molly and molly

Years ago…a girl in GOTR and I were waiting for her Mom to pick her up after one of the lessons.

We were seated on the curb…chatting.  Cuz…you know…that’s what girls do.

Girl:  You won’t believe what happened in school.

Molly:  What?

Girl:  Well ya see…we had a sub today and she used the F-word.

Molly:  Are you kidding me?  (I have to admit I was pretty disturbed by this.)

Girl:  Yes.  And you know what else?  She said it more than once.  She said it a few times.

Molly:  Well…what do you think you need to do about that?

Girl:  (A few second pause) I think I need to tell the principal.  It’s not okay for her to use the F-Word ever…but especially with kids who are just in third grade.

Molly:  Well good for you.

We sat there for a few quiet seconds.

Girl:  Yep.  I’m gonna march right in the office tomorrow and tell my principal all about it.  I mean, because…you know…the truth is…NO teacher should ever say FART in class.  NEVER EVER. That word is unacceptable.

The F-word.  I’ve decided that most of my conversations…actually all of them… include at least one  “F-word” or another that requires my attention.  I have finally come to see that I am so much better off asking for clarification on what the other person is seeing, thinking, feeling, trying-to-express…before I assume I DO know.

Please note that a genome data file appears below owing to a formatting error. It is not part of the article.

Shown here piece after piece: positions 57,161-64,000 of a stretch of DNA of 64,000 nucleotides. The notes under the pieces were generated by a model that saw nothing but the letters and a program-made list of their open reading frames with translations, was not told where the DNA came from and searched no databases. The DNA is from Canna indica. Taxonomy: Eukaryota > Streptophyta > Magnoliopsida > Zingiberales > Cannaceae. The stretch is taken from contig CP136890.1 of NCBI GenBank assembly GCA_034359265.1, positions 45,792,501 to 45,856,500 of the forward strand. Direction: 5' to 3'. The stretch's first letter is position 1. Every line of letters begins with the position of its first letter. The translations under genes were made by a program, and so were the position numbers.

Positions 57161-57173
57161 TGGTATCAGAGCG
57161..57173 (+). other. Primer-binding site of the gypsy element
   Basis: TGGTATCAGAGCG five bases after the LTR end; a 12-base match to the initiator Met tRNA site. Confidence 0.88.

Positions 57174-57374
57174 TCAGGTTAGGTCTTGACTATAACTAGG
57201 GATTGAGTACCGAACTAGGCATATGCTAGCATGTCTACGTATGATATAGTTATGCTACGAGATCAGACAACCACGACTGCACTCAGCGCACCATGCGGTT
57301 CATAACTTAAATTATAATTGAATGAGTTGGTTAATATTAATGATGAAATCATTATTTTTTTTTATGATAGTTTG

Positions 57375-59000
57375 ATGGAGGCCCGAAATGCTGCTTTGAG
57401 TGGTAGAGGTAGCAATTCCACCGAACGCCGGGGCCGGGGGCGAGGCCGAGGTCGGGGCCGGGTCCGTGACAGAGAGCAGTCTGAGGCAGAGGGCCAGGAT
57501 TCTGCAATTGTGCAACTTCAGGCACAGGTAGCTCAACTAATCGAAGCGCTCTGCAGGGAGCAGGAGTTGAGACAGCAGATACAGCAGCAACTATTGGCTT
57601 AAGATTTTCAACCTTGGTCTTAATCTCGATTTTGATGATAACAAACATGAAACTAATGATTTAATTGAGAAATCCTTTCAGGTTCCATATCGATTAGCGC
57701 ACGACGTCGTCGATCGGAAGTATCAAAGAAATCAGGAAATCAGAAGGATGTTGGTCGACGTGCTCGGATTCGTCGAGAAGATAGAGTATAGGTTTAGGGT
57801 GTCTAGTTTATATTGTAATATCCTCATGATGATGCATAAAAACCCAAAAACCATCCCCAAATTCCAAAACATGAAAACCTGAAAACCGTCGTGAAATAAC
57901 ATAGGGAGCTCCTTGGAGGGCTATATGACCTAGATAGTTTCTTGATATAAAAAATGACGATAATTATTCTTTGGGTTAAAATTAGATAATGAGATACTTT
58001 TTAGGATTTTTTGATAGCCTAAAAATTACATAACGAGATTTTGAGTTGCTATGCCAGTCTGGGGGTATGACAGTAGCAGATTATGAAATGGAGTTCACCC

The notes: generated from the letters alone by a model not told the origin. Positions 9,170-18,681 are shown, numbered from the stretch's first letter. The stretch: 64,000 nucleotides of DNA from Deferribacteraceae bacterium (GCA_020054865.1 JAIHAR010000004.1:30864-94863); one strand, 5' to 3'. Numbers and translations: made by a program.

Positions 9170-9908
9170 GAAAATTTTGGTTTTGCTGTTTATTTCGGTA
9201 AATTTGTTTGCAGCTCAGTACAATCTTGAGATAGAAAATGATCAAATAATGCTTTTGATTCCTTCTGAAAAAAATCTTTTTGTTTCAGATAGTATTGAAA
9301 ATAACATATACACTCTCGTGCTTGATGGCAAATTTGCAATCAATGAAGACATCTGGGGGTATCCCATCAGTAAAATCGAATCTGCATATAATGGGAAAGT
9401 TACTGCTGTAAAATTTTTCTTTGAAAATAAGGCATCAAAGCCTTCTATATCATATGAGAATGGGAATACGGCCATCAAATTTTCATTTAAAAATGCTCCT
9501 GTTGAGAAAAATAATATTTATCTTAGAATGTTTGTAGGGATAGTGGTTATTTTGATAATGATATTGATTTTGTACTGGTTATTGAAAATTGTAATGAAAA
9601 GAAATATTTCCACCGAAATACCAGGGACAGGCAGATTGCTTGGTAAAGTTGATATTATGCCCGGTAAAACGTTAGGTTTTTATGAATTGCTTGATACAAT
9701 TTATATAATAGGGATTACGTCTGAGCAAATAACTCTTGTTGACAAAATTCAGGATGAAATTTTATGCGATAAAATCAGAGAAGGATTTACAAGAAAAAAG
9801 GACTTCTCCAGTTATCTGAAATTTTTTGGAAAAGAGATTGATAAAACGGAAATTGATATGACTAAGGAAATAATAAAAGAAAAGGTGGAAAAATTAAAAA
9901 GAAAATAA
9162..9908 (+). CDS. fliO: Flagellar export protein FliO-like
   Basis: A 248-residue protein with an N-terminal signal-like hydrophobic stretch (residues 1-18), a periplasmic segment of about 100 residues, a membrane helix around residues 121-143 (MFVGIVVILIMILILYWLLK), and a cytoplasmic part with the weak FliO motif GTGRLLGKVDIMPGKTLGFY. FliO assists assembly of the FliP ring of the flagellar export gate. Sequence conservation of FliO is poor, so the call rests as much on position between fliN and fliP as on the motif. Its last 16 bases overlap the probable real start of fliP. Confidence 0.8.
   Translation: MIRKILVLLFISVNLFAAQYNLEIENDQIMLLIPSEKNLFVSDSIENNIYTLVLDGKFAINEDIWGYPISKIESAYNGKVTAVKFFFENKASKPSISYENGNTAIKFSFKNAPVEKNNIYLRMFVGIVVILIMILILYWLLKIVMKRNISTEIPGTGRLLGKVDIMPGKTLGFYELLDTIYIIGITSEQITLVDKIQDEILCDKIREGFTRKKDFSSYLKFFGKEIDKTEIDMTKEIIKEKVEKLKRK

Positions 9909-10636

Which reminds me of one other story:

Helen was in third grade and my little girl who loves to label things (she is just so darn organized) was late for school.  This upset my little organize-her-closet-by-color-girl to her core so to lighten things up I decided it was only fitting to dance down the halls of her school until we got to her classroom door, where I could give her a big-hug-and-kiss-farewell.

She eventually joined in…somewhat begrudgingly, but at least she was entertained.  We got to her classroom door…I leaned down to kiss her…when that delicate-little-flower-not took both her hands and put them on each side of my face.

Looking me dead in the eye she said with what appeared to be this confusing mix of exasperation and downright joy, “You know Mom.  You are not like the other moms.  Not at all.”

I was moved in that moment.  My daughter fully appreciates me.  We are having one of those mom-daughter moments that will be forever etched on the neurons of my aging brain.  This little girl finally sees me for the woman I am…sees that I am unique and wonderful and well…different in so many ways.

I smiled at her.  We paused.

She removed her tiny little palms from my over-joyed-mama-face, turned with a bit of a flip in her step and said…as she marched into her classroom.

“Nope…not like the other moms at all.  You’re a lot older.”

Yep…those darn assumptions…getcha in trouble every fartin’ time..

Peace out ya’ll.  Have a fantastic Wednesday.